A company purchases assets — items that bring value to a company — to produce higher revenue than running operations without these items. Accountants record assets by type and classify them in groups for external reporting. Notes receivable is either a short-term or long-term asset. Intangible assets are long-term items that have a specific useful life for the company.
Notes receivable is not an intangible asset in accounting methodology. These notes typically occur when a company issues a promissory note to customers. The note is a physical representation of an agreement to pay a dollar amount to the company. Notes that are due in less than 12 months of issuance are short-term assets. Notes due in over 12 months are long-term assets.
Intangible assets have no physical representation. Accountants cannot see or touch the assets. Patents, copyrights, trademarks and right to use agreements are among the most common intangible assets. Useful lives for these assets can vary. Countries typically set useful lives for the former three asset types. The latter — right to use agreements — vary depending on the agreement a company makes with another business.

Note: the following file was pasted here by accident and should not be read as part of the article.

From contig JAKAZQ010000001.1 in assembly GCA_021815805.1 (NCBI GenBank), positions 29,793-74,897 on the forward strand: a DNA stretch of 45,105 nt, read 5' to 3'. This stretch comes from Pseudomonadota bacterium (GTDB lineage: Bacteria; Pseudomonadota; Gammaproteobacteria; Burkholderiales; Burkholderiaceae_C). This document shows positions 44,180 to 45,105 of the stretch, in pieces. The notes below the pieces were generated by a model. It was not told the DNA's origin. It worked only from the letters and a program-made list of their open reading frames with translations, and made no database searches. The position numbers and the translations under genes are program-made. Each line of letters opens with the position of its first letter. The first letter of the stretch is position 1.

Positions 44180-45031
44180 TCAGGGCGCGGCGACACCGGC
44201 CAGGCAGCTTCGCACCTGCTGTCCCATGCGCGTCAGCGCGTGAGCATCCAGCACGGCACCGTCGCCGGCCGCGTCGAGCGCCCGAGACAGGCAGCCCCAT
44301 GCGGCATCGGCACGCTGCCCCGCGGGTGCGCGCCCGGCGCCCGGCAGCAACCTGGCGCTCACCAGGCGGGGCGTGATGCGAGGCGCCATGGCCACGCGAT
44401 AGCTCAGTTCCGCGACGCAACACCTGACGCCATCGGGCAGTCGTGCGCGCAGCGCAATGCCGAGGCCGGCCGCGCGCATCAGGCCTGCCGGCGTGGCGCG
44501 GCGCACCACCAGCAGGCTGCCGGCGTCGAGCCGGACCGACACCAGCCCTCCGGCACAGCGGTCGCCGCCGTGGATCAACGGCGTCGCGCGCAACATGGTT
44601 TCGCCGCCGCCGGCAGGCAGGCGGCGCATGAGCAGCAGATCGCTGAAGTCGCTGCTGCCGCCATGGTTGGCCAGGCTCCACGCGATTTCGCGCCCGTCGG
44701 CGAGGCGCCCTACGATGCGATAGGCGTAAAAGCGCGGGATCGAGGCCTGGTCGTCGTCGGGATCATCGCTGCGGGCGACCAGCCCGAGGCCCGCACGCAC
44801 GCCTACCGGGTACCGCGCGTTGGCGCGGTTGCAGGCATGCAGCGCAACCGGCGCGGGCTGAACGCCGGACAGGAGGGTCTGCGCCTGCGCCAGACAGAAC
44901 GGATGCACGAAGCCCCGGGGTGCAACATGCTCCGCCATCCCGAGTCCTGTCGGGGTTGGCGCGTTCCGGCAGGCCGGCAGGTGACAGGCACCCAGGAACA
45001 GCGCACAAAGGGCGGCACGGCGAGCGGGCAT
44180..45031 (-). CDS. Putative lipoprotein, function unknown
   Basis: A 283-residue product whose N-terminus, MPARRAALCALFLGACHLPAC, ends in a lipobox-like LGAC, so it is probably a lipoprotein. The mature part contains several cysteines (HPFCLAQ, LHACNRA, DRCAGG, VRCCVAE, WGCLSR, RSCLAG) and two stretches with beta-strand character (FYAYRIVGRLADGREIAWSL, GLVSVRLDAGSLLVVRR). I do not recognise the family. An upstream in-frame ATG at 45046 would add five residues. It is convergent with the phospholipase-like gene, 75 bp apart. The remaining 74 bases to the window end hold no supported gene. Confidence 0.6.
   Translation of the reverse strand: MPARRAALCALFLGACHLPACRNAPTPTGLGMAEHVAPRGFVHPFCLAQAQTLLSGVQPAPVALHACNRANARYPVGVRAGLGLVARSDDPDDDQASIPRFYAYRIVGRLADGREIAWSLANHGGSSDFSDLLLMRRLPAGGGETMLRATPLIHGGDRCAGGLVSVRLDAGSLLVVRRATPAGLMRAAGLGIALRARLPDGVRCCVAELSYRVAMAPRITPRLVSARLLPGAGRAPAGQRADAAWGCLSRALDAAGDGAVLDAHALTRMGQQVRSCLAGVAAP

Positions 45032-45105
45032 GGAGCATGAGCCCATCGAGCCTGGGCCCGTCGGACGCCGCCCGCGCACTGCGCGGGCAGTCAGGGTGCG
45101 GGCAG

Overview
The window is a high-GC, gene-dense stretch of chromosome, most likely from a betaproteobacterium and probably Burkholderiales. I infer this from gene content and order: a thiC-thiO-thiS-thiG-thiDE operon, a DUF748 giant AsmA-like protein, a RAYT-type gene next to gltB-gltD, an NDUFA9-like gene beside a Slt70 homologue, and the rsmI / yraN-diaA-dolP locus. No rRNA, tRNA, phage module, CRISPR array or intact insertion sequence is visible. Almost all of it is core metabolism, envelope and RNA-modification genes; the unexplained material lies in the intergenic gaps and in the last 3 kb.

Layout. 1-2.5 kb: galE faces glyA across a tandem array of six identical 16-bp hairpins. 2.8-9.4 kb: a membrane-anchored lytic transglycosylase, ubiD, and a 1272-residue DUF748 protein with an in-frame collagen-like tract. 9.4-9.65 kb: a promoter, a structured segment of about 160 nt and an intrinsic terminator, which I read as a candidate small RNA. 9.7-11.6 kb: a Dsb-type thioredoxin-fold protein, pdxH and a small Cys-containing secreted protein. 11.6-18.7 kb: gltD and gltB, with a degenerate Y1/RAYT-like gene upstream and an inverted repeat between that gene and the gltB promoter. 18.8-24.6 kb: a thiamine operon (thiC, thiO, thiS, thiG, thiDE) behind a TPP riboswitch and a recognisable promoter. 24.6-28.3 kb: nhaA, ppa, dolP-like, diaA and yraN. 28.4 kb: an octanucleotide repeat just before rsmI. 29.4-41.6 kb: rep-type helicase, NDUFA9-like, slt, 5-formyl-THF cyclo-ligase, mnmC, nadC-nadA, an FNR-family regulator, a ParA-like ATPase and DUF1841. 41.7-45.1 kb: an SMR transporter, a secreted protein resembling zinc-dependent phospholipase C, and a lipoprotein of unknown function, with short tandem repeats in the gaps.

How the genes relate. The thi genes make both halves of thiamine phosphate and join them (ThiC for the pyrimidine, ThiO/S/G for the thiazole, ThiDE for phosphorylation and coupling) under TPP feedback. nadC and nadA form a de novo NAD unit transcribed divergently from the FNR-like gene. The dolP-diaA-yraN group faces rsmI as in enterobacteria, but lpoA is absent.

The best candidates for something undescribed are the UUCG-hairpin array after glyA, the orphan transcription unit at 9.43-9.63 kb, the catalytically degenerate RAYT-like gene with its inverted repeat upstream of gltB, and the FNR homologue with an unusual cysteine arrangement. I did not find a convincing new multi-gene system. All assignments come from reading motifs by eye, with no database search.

Both notes receivable and intangible assets fall on a company’s balance sheet. Notes receivable are either a current asset or long-term asset. The 12-month timeline dictates the classification for the note. A note due in under 12 months is a current asset and over 12 months is a long-term asset. Intangible assets are usually long-term assets. They fall underneath the tangible long-term assets listed on the balance sheet.
Intangible assets typically require amortization calculations. Amortization represents the value used for each intangible asset. Accountants must calculate this expense each month and report it on the income statement. The intangible asset’s historical value then reduces as amortization increases. Notes receivable do not depreciate. Failure to collect the notes, however, can result in bad debts expense as the company must write off the uncollectible notes receivable.
- "Intermediate Accounting"; David Spiceland, et al.; 2007
Kirk Thomason began writing in 2011. In addition to years of corporate accounting experience, he teaches online accounting courses for two universities. Thomason holds a Bachelor and Master of Science in accounting.